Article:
|Detail of the Rose Garden of Sa’di, from a manuscript of the Gulistan. Mughal Empire, c1645. Courtesy Wikipedia|
by Mana Kia, Psyche
Edited by Sam Haselby
In Persian, the word often translated into English as ‘manners’ or ‘etiquette’ is adab. However, adab is about far more than politeness or ethics even. It means proper social and aesthetic form and, across Persianate culture, form conveyed substance and, by extension, meaning.
From the 13th to the mid-19th century, Persian was the language of learning, culture and power for hundreds of millions of diverse peoples in various empires and regional polities across Central, South and West Asia. Persian was not the language of a place called Persia – this placename is used only in European languages (otherwise, the place is known as Iran), and using it as an adjective to describe its people obscures the fact that Persian-speakers lived in many other lands. Increasingly, scholars use ‘Persianate’ as the cultural descriptor of Persian as a transregional lingua franca. For six centuries, Persianate adab – the proper aesthetic and social forms – lived in this language through its widely circulated texts, stories, poetry: the corpus of a basic education. To learn adab, these particular forms of writing, expression, gesture and deed, to identify their appropriate moments, and to embody them convincingly, was to be an accomplished Persian.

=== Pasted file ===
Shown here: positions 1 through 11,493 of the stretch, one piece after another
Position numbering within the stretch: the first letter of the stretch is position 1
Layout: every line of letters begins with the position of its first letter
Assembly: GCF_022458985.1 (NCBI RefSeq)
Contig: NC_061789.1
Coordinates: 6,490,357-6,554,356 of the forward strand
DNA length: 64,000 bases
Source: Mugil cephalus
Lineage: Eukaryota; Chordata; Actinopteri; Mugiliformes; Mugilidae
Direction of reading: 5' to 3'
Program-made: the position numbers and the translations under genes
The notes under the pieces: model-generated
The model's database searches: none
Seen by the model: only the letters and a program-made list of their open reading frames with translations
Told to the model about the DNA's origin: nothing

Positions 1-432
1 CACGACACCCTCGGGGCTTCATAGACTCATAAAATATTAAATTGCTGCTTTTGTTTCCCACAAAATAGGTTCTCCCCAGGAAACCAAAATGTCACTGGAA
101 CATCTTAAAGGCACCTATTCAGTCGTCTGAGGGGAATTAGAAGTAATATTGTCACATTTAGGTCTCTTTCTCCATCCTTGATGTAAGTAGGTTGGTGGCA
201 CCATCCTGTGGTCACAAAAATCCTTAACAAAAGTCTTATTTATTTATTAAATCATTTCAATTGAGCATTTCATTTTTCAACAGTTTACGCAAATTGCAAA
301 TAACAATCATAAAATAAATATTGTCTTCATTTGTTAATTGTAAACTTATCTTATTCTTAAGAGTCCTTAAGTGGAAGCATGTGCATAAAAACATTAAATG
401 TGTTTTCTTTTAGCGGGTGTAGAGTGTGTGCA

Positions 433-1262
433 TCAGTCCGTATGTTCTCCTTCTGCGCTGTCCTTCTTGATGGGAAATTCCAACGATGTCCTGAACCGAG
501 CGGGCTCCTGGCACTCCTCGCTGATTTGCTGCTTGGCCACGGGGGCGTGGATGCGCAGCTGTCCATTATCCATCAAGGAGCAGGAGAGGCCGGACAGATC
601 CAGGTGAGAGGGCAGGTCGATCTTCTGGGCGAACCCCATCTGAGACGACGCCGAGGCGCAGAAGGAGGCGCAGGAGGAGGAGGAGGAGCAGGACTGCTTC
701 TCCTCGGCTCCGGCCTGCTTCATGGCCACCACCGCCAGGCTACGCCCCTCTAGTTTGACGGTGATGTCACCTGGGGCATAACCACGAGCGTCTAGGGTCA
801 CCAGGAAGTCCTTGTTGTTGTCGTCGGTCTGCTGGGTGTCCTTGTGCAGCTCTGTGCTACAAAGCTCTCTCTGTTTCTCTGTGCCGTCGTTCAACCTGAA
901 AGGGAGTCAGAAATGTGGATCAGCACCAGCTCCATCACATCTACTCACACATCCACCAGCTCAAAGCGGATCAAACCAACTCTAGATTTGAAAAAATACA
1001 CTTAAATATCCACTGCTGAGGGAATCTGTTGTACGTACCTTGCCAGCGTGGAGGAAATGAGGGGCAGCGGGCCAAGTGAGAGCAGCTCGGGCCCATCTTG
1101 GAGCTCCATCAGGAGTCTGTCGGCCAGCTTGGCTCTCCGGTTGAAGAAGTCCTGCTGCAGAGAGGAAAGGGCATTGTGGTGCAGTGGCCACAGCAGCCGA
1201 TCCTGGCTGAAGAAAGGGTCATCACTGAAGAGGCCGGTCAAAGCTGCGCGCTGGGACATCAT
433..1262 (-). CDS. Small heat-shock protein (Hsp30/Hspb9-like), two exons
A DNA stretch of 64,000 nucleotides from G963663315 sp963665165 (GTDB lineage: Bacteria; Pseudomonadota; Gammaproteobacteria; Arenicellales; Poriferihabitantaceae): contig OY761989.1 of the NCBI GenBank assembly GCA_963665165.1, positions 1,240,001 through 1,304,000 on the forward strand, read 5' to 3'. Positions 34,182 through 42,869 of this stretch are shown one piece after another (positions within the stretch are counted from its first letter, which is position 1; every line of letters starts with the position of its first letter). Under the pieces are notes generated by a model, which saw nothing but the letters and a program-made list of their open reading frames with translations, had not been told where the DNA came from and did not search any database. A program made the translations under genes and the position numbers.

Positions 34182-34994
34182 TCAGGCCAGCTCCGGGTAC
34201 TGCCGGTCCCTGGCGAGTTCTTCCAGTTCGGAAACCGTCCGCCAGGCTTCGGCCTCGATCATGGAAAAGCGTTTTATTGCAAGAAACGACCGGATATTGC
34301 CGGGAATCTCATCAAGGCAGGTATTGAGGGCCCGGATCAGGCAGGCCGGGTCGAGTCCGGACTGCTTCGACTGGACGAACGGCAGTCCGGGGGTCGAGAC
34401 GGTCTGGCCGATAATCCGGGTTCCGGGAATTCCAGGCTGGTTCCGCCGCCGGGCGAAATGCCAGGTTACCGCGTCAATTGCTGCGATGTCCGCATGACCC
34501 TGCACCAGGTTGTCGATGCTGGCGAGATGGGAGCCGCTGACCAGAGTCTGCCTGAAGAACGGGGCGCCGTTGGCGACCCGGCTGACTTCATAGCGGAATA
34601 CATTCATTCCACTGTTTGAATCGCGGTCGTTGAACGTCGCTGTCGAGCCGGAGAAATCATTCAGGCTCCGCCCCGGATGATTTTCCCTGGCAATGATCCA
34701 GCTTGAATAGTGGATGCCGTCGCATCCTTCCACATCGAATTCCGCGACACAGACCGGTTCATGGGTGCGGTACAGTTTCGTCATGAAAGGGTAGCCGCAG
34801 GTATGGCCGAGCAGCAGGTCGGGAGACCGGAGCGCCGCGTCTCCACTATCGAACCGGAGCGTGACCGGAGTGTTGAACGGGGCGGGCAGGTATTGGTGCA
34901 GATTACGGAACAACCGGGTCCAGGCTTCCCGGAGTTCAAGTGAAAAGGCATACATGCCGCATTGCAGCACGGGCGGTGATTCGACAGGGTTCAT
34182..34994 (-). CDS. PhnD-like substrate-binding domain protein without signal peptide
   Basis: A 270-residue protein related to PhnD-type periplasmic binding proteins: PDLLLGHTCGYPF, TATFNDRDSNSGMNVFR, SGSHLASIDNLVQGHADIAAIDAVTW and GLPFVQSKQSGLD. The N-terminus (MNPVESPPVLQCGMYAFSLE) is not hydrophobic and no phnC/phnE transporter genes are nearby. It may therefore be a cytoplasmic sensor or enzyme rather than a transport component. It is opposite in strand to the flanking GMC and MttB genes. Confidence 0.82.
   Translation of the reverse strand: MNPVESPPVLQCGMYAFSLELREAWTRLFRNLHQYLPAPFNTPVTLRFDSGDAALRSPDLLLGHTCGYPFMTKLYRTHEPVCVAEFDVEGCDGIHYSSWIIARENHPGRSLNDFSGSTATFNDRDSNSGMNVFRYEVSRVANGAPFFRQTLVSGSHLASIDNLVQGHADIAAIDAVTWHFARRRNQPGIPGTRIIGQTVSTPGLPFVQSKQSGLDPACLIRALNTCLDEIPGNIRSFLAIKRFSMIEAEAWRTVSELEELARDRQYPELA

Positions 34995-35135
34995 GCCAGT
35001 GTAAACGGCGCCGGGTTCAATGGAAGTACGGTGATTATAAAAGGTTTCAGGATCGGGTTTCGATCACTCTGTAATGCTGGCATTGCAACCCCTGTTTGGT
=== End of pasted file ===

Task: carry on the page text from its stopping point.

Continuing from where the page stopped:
The term adab existed in other, related languages, including Arabic, Urdu and various forms of Turkish spoken in Anatolia and Central Asia (Ottoman, Chagatai and Uzbek). But what was proper as aesthetic or social form was specifically constituted within particular language traditions – for example, generosity might look different in stories in a particular language, and be called for at differing moments. The educated and less educated across Eurasia were multilingual in varying ways, and these diverse traditions permeated each other, with language traditions circulating through storytellers, preachers, reciters, mendicant-poets and prayer leaders. However, in the Islamic east, across Anatolia, but especially beyond Baghdad after the 13th century, Persian became the language of new empires, linking these other traditions and constituting the core of adab.